Buffett. Lynch. Neff. Miller. Muhlenkamp.
The list of renowned investors could go on and on.
Notice, however, that the investors we tend to look up to the most are professionals. They have proven themselves to be effective managers of billions of dollars, navigating Wall Street with their agile intellectual footwork.
That's all well and good, but where are the famous non-professional investors -- the John Henrys, the Paul Bunyans of our world? People who work a regular nine-to-five, cook their own dinner, take their kids to soccer practice, and with their spare time, generate 20% annualized returns in their stock portfolios?
When pigs fly ...
I know what you're thinking: "Can those people even exist?" Finding two hours a week, let alone each day, to read through a company's 10-K is no small feat.
Becoming a famous non-professional investor sure isn't easy, but three of our top Motley Fool CAPS investors got a step up on the ladder of stardom when they were highlighted in Barrons over the weekend. CAPS investors SpecBear, TDRH, and dwot are rated Nos. 1, 2, and 19, respectively, in our community of more than 105,000 investors.
None of them are professional investors, yet each has made the correct "outperform" and "underperform" stock calls versus the S&P 500 more than 80% of the time. That's, in a word, incredible.
The art of riding coattails
And investors in our community have caught onto their outstanding performance. SpecBear, for example, has more than 2,200 "groupies" who have signed up to keep track of his every move. Some of his most recent moves include "underperform" calls on USANA Health Sciences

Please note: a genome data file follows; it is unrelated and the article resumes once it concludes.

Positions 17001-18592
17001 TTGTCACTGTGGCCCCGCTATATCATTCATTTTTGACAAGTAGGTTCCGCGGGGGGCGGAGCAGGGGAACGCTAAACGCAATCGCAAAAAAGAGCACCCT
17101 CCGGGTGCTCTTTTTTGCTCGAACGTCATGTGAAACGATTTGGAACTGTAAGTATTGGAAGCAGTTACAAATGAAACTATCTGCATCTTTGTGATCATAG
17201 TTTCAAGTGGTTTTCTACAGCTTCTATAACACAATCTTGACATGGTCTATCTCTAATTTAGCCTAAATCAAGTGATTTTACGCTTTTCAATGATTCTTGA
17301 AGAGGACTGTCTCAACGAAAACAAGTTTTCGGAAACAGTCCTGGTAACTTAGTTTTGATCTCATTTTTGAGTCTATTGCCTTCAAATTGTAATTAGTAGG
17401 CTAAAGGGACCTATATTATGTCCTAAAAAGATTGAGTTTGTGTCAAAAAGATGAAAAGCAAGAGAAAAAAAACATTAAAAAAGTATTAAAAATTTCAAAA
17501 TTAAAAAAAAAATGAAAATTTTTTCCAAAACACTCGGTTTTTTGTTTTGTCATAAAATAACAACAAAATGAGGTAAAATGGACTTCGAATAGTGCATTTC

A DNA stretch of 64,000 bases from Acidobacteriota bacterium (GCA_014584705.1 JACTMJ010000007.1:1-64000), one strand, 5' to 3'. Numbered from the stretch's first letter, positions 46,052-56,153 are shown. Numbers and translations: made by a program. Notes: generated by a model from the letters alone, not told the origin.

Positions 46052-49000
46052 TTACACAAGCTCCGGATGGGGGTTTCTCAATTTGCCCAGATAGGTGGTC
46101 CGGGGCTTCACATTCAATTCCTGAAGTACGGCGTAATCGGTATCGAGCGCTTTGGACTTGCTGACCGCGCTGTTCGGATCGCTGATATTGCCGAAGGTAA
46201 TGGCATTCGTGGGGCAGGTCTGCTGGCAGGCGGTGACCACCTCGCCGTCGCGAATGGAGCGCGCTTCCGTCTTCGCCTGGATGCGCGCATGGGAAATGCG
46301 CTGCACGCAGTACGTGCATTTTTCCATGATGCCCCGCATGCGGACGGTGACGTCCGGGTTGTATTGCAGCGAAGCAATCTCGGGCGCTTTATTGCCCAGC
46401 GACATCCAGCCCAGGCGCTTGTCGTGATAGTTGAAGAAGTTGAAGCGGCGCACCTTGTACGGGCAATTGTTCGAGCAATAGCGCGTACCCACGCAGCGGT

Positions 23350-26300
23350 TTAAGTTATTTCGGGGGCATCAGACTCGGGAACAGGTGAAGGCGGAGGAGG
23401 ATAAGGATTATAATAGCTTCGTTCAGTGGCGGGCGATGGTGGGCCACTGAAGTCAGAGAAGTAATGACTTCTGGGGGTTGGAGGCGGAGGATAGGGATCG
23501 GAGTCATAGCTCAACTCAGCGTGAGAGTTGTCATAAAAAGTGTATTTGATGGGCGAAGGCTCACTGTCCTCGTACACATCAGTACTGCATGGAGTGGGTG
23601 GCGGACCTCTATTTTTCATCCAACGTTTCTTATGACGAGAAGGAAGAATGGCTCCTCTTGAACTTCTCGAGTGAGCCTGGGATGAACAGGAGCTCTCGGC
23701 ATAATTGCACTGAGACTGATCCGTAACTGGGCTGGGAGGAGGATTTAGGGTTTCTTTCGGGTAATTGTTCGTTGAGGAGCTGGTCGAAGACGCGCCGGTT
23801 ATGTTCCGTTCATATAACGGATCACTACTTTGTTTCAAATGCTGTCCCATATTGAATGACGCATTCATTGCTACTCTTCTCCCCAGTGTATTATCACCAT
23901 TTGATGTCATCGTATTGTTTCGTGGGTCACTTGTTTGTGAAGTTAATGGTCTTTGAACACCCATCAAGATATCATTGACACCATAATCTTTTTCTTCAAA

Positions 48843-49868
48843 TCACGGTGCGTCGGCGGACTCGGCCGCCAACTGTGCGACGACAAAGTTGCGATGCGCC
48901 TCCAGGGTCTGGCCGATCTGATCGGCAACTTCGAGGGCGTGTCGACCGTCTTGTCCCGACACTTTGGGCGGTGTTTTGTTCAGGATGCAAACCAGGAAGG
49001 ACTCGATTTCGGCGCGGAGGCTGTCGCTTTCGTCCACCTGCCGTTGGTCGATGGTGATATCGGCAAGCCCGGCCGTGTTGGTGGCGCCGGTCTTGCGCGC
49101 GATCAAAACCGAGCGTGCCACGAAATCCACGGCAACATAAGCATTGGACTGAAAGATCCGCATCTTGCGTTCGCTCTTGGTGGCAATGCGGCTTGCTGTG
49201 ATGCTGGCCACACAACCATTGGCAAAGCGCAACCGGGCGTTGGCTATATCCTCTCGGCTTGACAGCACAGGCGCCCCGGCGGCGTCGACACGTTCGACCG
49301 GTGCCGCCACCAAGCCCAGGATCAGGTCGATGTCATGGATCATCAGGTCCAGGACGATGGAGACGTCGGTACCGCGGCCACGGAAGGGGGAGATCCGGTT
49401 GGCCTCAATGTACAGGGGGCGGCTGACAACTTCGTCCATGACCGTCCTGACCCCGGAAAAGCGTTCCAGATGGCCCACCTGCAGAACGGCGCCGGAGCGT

TDRH, who has more than 1,100 groupies, has added "outperform" calls on Bank of America
Earlier in May, dwot made her eighth consecutive "underperform" call on Freddie Mac
One of the advantages of following top CAPS investors rather than Wall Street pros is that they're accessible to you daily through blog posts on their pages and pitches on their stocks. In contrast, we might hear from professional investors only once every quarter, or even just once a year, through quarterly or annual reports to shareholders.
Moreover, CAPS players don't communicate in Wall Street-speak. They're regular investors just like you and me, and they avoid esoteric phrases like "Stochastic Cross" or "Parabolic SAR." (I wouldn't know a parabolic SAR if it came up and bit me.)
If you'd like to read more about CAPS and its top players, or just want to check out what the community thinks about the stocks you own, click here to sign up for CAPS. It's 100% free, and hey, if you're good enough, it just might make you famous.